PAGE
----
5 Ponds Trip – September 18th – 20th, 2015
I headed out for a three day trip to try out my new gear – most importantly my tent, sleeping bag, stove, DeLorme InReach, and water filter. I had hoped to test my new rain jacket too, but it didn’t rain during the day.
I arrived in Wanakena at about 10:30 am and set out on a clockwise circuit of the High Falls Loop. It was an unseasonably warm and beautiful day. At Janack’s landing I used the open-air (i.e. no walls, no boundaries) privy. Next up was the first of many beaver flows. My friend had told me where to cross on the beaver dam, so my feet stayed dry – for a while, anyway. I then took a side trip up Cat Mountain, where I met up with a few day hikers who had paddled up the Oswegatchie. On the way down I filtered my first water, and tried out the backwash syringe, which promptly split. I finally got to use my trusty duct tape! I’d been carrying that duct tape around for years without ever using it.
Eventually Boomer and I arrived at High Falls, which we had to ourselves. He decided that tents were not for him, and so on a warm dry night Boomer curled up in some tall grass to sleep.
After breaking camp, I continued on the loop. At one point the trail seemed to peter out. I turned back and saw that I had missed a sharp right hand turn. The trail led over a log with a thin cable for a hand rail. I’m pretty sure that 40 years ago, last time I was here, my then boyfriend (now husband) and I had to walk through thigh-deep water. So the log bridge was nice improvement. As I was preparing to cross, two young men came along and solicitously made sure that I was able to cross safely. Boomer eschewed the log and swam across easily, loaded pack and all.
When I reached the Oswegatchie, some guys who had canoed in were finishing their breakfast. Boomer happily helped lick their plates clean. They were obviously out camping for the beer (at least a case of empty cans at their campsite) and the food. The campsite was at the interaction of a side trail which we turned onto to visit Big Shallow pond and lean-to.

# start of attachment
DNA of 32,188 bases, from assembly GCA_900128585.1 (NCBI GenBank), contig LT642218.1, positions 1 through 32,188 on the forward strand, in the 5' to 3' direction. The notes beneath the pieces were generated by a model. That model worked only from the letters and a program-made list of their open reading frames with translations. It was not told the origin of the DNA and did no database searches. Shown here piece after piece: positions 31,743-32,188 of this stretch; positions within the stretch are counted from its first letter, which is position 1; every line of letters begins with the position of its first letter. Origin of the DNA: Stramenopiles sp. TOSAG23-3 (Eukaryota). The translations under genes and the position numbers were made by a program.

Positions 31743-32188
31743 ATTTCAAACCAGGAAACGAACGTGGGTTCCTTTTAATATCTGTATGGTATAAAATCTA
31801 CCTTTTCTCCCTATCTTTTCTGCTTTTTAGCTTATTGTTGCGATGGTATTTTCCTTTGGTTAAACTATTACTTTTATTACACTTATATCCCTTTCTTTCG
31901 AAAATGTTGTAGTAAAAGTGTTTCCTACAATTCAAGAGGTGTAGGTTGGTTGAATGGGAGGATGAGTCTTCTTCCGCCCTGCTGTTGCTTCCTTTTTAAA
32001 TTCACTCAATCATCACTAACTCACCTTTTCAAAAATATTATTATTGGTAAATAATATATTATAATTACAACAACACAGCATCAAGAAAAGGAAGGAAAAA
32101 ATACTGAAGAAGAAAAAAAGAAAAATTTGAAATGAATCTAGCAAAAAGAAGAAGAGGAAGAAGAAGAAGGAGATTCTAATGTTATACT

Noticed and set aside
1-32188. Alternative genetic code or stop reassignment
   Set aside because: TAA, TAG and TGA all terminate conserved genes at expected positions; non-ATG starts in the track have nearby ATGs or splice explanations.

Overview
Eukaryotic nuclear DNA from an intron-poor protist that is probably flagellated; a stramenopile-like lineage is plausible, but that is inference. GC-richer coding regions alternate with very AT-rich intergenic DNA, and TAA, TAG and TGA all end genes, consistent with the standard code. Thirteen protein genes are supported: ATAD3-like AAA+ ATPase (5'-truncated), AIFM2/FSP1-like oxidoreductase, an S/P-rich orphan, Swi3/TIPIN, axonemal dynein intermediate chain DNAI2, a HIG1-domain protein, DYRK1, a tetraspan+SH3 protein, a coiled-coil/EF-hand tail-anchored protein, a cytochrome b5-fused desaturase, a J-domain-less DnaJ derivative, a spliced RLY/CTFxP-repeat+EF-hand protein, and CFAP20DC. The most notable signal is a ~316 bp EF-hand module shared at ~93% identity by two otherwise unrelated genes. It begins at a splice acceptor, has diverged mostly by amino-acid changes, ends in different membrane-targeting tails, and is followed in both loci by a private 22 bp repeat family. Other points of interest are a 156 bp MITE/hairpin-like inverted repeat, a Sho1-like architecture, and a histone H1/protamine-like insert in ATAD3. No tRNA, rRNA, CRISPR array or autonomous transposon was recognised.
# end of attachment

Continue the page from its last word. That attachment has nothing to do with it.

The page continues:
On the way to Big Shallow I slipped off a small log, ensuring wet feet for the remainder of the trip. I heated up a nice bowl of soup for lunch at the Big Shallow lean-to before we turned around to head back to the main loop.
When we passed the canoe campers for the second time, they were eating a big lunch and drinking more beer! On our way to High Rock, we met a man carrying a high powered rifle with scope, who informed me that it was opening day of bear season. I never heard any gunshots, so I presume he never saw a bear either.
At High Rock it began to get windy and drizzly, but I was able to set up my tent despite the wind. The drizzle stopped, and I relaxed by the Oswegatchie, ate dinner, hung my bear bag, and crawled into my tent with a flashlight and book. Then the real heavy rain and wind began. I stayed dry and warm, but couldn’t sleep because I kept waking up to check on Boomer, who insisted on sleeping outdoors!
Boomer survived the 45 degree windy and rainy night outdoors. He didn’t seem cold, and wasn’t even particularly wet when he woofed me awake at 6 am – I think the rain stopped at about 4 am. The final 5 mile hike out was overcast, but warmed into the 50s by the time I reached the trailhead. So I never got to test my new rain jacket. At the trailhead we met a birder who turned out to be a friend of my husband. We chatted a while, I hopped into the car, and drove home.
As we entered Watertown, we had the only large mammal sighting of our adventure. An escaped Holstein calf held up traffic in both directions for about 5 minutes.
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